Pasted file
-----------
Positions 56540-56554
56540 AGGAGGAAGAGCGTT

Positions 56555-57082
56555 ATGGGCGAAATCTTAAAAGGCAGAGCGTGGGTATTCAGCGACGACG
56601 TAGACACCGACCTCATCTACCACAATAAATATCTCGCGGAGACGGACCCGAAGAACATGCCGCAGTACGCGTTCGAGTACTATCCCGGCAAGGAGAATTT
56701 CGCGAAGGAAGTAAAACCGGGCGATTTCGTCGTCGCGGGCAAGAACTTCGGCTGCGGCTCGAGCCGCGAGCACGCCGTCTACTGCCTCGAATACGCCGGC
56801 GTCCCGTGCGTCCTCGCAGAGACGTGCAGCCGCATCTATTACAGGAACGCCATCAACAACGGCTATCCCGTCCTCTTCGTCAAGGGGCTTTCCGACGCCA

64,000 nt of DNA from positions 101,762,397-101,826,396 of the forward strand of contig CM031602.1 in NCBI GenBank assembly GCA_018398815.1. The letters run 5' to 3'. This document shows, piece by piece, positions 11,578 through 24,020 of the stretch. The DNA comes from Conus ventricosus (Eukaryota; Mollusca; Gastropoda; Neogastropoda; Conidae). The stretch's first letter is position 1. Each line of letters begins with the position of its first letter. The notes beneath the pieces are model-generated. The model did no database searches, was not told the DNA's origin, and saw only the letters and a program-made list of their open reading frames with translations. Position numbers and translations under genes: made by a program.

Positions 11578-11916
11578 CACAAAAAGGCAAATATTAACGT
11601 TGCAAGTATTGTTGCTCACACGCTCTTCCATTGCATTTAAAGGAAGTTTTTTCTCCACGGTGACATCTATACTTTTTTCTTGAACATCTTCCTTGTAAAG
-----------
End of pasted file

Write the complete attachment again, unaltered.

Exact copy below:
Positions 56540-56554
56540 AGGAGGAAGAGCGTT

Positions 56555-57082
56555 ATGGGCGAAATCTTAAAAGGCAGAGCGTGGGTATTCAGCGACGACG
56601 TAGACACCGACCTCATCTACCACAATAAATATCTCGCGGAGACGGACCCGAAGAACATGCCGCAGTACGCGTTCGAGTACTATCCCGGCAAGGAGAATTT
56701 CGCGAAGGAAGTAAAACCGGGCGATTTCGTCGTCGCGGGCAAGAACTTCGGCTGCGGCTCGAGCCGCGAGCACGCCGTCTACTGCCTCGAATACGCCGGC
56801 GTCCCGTGCGTCCTCGCAGAGACGTGCAGCCGCATCTATTACAGGAACGCCATCAACAACGGCTATCCCGTCCTCTTCGTCAAGGGGCTTTCCGACGCCA

64,000 nt of DNA from positions 101,762,397-101,826,396 of the forward strand of contig CM031602.1 in NCBI GenBank assembly GCA_018398815.1. The letters run 5' to 3'. This document shows, piece by piece, positions 11,578 through 24,020 of the stretch. The DNA comes from Conus ventricosus (Eukaryota; Mollusca; Gastropoda; Neogastropoda; Conidae). The stretch's first letter is position 1. Each line of letters begins with the position of its first letter. The notes beneath the pieces are model-generated. The model did no database searches, was not told the DNA's origin, and saw only the letters and a program-made list of their open reading frames with translations. Position numbers and translations under genes: made by a program.

Positions 11578-11916
11578 CACAAAAAGGCAAATATTAACGT
11601 TGCAAGTATTGTTGCTCACACGCTCTTCCATTGCATTTAAAGGAAGTTTTTTCTCCACGGTGACATCTATACTTTTTTCTTGAACATCTTCCTTGTAAAG